prees freedom censorship
Demanding an immediate revocation of the ban, the Kashmir Editors Guild (KEG), which termed the ban as "against the spirit of democracy and freedom of press", sought intervention of the Press Council of India. [Representational Image] In picture: A journalist, with a lock hanging from his mouth, looks through bars after being detained during a protest against media curbs and emergency rule in Hyderabad November 20, 2007Reuters

Journalists from Kashmir took to the streets on Monday to protest against the Jammu and Kashmir government decision to ban the publication of Srinagar-based English daily Kashmir Reader after the government said that the newspaper contains "material and content which tends to incite acts of violence and disturb public peace and tranquillity."

Demanding an immediate revocation of the ban, the Kashmir Editors Guild (KEG), which termed the ban as "against the spirit of democracy and freedom of press", sought intervention of the Press Council of India.

"The ban, without any prior notice to the Printer, Publisher and Owner of Kashmir Reader is against the basic spirit of democracy as well as the freedom of press…The government order, banning the newspaper, is vague and unclear about the charges for which such a harsh step has been taken," read a statement by KEG.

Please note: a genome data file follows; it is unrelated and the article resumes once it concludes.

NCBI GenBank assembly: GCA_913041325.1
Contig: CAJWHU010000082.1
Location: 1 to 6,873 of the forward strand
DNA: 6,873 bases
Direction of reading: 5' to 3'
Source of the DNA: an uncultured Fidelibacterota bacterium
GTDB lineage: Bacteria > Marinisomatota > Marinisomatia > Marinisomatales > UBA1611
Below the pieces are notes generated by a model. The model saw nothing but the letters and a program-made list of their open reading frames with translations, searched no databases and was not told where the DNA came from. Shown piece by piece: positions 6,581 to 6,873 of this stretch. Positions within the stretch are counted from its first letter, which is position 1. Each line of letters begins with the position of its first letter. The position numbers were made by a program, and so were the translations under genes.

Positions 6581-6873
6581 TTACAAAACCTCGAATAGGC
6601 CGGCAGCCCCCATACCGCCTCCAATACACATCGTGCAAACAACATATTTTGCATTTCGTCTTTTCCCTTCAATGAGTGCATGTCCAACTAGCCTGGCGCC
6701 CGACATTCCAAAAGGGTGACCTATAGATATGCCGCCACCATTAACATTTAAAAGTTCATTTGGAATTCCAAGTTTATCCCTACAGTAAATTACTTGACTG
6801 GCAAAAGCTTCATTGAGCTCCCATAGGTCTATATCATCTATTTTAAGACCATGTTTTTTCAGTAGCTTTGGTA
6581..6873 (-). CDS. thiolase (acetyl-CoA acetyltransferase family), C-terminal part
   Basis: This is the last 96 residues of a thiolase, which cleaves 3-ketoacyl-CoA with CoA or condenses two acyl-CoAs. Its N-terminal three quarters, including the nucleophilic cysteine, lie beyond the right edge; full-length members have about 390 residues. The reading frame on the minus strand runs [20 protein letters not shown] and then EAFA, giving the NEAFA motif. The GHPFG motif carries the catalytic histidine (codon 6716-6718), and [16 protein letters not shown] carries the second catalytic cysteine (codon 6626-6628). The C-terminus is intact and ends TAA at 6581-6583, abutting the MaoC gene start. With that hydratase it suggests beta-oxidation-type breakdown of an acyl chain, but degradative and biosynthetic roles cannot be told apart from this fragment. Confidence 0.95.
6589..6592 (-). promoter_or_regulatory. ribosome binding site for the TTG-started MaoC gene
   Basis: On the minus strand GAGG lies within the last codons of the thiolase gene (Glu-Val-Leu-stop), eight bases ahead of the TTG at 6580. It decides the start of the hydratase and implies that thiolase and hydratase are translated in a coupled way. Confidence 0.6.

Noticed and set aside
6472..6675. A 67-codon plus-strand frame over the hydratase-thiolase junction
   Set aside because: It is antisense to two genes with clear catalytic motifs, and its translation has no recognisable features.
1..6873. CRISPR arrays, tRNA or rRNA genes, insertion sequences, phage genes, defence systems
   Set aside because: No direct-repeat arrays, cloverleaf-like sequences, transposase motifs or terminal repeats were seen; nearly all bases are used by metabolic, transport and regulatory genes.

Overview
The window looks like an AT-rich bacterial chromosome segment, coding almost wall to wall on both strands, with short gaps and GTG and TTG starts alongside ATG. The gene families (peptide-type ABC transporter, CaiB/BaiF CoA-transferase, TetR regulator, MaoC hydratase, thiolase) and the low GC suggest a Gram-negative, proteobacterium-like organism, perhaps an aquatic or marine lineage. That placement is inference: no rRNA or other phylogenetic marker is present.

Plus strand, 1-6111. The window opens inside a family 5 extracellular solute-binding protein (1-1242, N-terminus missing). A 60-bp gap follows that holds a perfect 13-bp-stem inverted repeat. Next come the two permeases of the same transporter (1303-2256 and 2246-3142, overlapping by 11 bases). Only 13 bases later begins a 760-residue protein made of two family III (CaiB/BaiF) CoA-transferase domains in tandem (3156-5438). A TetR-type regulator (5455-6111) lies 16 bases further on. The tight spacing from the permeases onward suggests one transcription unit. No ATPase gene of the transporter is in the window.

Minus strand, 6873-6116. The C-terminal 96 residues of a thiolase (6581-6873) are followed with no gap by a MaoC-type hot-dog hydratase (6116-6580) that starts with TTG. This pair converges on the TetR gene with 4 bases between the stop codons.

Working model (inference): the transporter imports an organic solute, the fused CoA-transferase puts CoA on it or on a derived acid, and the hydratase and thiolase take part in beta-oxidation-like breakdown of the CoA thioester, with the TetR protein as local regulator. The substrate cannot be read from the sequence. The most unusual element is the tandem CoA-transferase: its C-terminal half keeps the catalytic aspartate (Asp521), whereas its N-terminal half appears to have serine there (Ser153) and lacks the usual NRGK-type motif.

According to an official release issued by the Directorate of Information and Public Relations, the ban order was issued a week after a notice was served to the newspaper where it was asked to explain its position on a series of stories published by it. However, representatives of the paper deny receiving any such notice.

While the working journalists protested against the ban, the Kashmir Editors Guild held an emergency meeting in Srinagar and asked the government to revoke the ban immediately.

Earlier in July, following the killing of Hizbul Mujahideen terrorist Burhan Wani that triggered protests in Valley, the state government had banned the publication of newspapers for several days terming it a "reluctant decision" and a "temporary measure to address an extra-ordinary situation".

After receiving intense criticism for the decision, the government shuddered from the responsibility and deflected the blame on the police for taking the decision and eventually asked the newspapers to resume publication. 

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